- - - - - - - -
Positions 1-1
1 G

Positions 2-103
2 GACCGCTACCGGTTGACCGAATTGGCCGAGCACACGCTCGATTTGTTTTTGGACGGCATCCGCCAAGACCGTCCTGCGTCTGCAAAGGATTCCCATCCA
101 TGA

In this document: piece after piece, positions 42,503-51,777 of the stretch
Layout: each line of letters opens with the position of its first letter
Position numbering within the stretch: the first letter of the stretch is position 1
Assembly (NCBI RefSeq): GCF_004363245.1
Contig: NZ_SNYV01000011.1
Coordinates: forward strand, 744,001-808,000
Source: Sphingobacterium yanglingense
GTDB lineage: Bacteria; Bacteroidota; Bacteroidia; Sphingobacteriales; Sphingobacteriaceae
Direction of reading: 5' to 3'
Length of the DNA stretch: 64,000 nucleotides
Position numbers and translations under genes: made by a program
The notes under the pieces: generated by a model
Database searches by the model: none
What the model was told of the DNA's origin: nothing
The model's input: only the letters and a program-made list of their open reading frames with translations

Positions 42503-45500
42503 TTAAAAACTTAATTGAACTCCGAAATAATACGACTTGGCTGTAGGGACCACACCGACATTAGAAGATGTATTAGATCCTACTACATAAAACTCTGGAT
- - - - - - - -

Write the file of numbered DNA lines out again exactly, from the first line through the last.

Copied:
Positions 1-1
1 G

Positions 2-103
2 GACCGCTACCGGTTGACCGAATTGGCCGAGCACACGCTCGATTTGTTTTTGGACGGCATCCGCCAAGACCGTCCTGCGTCTGCAAAGGATTCCCATCCA
101 TGA

In this document: piece after piece, positions 42,503-51,777 of the stretch
Layout: each line of letters opens with the position of its first letter
Position numbering within the stretch: the first letter of the stretch is position 1
Assembly (NCBI RefSeq): GCF_004363245.1
Contig: NZ_SNYV01000011.1
Coordinates: forward strand, 744,001-808,000
Source: Sphingobacterium yanglingense
GTDB lineage: Bacteria; Bacteroidota; Bacteroidia; Sphingobacteriales; Sphingobacteriaceae
Direction of reading: 5' to 3'
Length of the DNA stretch: 64,000 nucleotides
Position numbers and translations under genes: made by a program
The notes under the pieces: generated by a model
Database searches by the model: none
What the model was told of the DNA's origin: nothing
The model's input: only the letters and a program-made list of their open reading frames with translations

Positions 42503-45500
42503 TTAAAAACTTAATTGAACTCCGAAATAATACGACTTGGCTGTAGGGACCACACCGACATTAGAAGATGTATTAGATCCTACTACATAAAACTCTGGAT